The above is a photo of my desk at the end of a tender.
For those who don’t know, a tender is like a quote, but a little more detailed. Our tenders are quite extensive, they say who we are, what we do, what we will do for you and how much it will cost, who will do what bit and how those people will do it, and how good we are at doing it and how well we’ve done it in the past. The resulting 400 page document gets given to the client, who then hopefully gives us the job.
Well, that’s the simplified version. If you have ever wanted to be incredibly bored, try reading this….
The four bottom copies had to be printed on cheap paper just so they were thin enough to fit in the binders correctly!
Anyway, the point of this whinge is that it is an excuse. This is the reason I have not been shooting lately, that I have not been processing lately and that I haven’t even been reading other peoples blogs.
I work in engineering, surveying and construction, I have worked all over Australia, in some very remote places and some very crowded places. I took this job because it meant I would be home most nights, spend less time working in the North West and I would get to learn some new skills. Having come from sites where working 90hrs+ a week is normal, I thought I was prepared for the onslaught of working in an engineering office preparing tenders and other documentation. Little did I know….
Next week marks 1/3 of the way through my contract, but hopefully it marks the beginning of some more reasonable working hours. It is so incredibly frustrating driving past great photo ops everyday and not having the time or energy to stop and shoot. I don’t even put my camera in the car at the moment, there is no point.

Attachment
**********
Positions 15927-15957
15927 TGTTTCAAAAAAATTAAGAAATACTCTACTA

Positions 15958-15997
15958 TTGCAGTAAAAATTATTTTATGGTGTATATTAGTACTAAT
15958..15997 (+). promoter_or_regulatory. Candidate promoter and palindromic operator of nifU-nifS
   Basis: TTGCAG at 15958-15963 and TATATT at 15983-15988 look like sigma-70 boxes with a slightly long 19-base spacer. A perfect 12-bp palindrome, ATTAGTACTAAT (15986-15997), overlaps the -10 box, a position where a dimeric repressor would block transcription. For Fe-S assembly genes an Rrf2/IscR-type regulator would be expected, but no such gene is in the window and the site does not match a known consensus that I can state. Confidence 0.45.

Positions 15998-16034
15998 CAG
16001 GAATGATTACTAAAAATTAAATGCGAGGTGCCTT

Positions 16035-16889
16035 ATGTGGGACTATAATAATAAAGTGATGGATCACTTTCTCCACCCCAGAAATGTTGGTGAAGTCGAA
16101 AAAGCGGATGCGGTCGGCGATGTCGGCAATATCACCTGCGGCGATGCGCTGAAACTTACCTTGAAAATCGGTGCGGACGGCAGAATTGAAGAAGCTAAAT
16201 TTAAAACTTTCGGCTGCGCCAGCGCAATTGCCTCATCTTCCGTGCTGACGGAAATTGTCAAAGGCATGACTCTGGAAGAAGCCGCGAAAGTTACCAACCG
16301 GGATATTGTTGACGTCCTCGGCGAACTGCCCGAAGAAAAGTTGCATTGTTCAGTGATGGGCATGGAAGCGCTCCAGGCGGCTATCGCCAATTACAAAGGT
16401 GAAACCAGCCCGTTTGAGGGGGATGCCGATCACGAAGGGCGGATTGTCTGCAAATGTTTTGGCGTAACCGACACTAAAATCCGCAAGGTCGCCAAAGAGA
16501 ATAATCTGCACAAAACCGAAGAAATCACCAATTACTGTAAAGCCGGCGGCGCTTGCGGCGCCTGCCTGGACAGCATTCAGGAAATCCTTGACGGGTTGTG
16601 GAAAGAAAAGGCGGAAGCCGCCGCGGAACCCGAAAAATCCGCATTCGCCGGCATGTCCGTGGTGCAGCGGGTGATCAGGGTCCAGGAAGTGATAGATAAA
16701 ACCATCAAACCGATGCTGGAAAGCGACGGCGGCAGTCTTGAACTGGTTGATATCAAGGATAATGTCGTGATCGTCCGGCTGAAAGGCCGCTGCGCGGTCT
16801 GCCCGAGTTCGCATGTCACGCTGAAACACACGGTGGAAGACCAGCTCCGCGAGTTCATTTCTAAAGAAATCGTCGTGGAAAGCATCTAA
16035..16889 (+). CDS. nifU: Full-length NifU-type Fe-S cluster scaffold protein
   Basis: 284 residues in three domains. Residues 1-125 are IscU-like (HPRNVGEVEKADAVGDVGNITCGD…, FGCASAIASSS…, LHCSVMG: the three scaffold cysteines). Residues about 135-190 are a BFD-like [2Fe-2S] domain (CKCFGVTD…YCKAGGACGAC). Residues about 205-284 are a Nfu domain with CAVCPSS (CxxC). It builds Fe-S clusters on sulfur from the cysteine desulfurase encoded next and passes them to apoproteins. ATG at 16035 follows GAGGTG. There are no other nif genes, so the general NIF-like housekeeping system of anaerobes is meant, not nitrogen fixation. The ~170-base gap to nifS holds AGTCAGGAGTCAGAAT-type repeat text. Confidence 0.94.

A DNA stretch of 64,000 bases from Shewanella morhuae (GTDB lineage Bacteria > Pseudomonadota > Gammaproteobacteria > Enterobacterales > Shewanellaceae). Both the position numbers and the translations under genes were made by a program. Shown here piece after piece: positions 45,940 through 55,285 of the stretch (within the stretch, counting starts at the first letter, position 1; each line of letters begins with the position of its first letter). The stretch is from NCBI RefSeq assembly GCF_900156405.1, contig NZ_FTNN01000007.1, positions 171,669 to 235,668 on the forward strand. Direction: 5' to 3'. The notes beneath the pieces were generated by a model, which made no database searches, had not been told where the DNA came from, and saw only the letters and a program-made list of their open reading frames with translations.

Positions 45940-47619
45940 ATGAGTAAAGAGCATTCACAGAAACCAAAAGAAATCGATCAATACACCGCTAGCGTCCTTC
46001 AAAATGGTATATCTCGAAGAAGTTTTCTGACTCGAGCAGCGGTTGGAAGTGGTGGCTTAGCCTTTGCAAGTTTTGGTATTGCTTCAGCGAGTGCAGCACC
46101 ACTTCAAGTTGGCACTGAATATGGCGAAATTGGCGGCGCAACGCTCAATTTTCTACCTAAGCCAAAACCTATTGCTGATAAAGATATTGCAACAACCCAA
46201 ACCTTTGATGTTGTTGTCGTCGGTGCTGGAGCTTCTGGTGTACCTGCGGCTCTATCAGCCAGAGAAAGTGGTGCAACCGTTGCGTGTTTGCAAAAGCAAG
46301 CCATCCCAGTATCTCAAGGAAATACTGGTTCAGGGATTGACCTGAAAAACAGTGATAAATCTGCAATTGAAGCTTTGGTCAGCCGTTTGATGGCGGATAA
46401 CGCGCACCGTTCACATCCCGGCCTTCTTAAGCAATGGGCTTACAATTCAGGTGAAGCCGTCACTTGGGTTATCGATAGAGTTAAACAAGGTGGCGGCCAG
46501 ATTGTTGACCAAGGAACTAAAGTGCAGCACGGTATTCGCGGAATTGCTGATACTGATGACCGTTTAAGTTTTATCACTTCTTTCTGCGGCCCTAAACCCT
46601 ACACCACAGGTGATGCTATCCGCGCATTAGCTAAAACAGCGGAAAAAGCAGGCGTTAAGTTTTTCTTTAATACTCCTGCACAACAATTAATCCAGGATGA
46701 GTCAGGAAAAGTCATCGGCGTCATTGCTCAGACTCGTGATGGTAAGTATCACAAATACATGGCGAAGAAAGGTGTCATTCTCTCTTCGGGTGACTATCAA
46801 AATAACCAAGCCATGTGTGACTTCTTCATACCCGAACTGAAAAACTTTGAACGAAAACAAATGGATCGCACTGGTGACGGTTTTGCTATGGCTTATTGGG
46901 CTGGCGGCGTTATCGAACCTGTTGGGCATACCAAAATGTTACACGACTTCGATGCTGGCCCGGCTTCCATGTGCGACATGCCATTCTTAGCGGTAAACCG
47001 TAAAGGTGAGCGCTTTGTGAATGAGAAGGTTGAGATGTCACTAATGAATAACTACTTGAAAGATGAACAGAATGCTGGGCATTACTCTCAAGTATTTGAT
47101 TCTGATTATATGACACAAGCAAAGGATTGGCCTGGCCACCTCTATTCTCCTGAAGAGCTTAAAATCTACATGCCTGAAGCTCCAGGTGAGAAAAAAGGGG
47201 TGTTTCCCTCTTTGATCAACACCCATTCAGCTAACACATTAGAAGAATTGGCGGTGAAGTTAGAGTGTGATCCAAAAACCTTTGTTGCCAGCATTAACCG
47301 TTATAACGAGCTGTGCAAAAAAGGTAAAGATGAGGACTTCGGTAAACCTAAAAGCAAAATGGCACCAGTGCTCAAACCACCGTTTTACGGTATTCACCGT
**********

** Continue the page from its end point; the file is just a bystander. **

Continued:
I just can’t wait for a few days of shooting sunrises, harassing some birds and swearing at my new printer.
I’ve not been shooting much lately. I’m not even taking my camera to work these days. No more stops on the drive up the hill to shoot a sunset.
Work is taking up all of my time. Once this week is over, I will have time again, time to shoot.
In other news, I finally bought a decent printer. An Epson R3000. I’m no pro when it comes to printing, but it’s a nice thing to learn and since our nearest quality printer is 45mins away, it’s an investment into self-sufficiency.
Blue Wrens are perhaps my favourite bird to shoot. They are full of character, move in packs and are extremely challenging.
I love Autumn and Spring.
The daily changing colours and temperamental weather make for good photo opportunities.
The dust of summer has been washed away and the bush is waking up again.
One of the biggest problems I have with my photography is getting the time to do it.
Every day I see things I would love to shoot and I don’t get the chance to stop.
So last night, I made time. I stopped several times on the drive home, going up our large hill.
This photo is from the second stop. You can just see the haze from the dust I kicked up driving here.
I actually had the intention of shooting for HDR. However, my skills at getting a natural looking HDR image are lacking, so this is taken from one image, processed in LR3 to have this look. Shooting with a D700 means loads of dynamic range to play with. This shot was my 0EV, I shot as low and high as +-3EV in 1EV steps.
Country Markets are lots of fun. People love to chat, ask questions and comment on the photos.
Our focus at markets is more meeting people and getting our name out there, rather than making sales. Sales are nice though!
Today was challenging, the wind was up and my products were going every where. Everything is covered in dust and pollen. On the bright side, the bright mild weather had everyone out and cheery and that’s good for sales.
The other bonus with markets is the sausage sizzle. Gotta love a snag in bread!
I had some spare time last night, or more that there was nothing watchable on tv, so I decided to try my hand at some astro-photography.
The Milky Way is almost directly over head of our house and we are blessed with very little light pollution.
What I am not blessed with is a wide angle lens not afflicted with lens creep.
The image here is the result of the lens zooming in, caused by the weight of the front element pushing itself down.
Well, not the intended shot, but it is pretty cool and loads more interesting than what I would have got otherwise.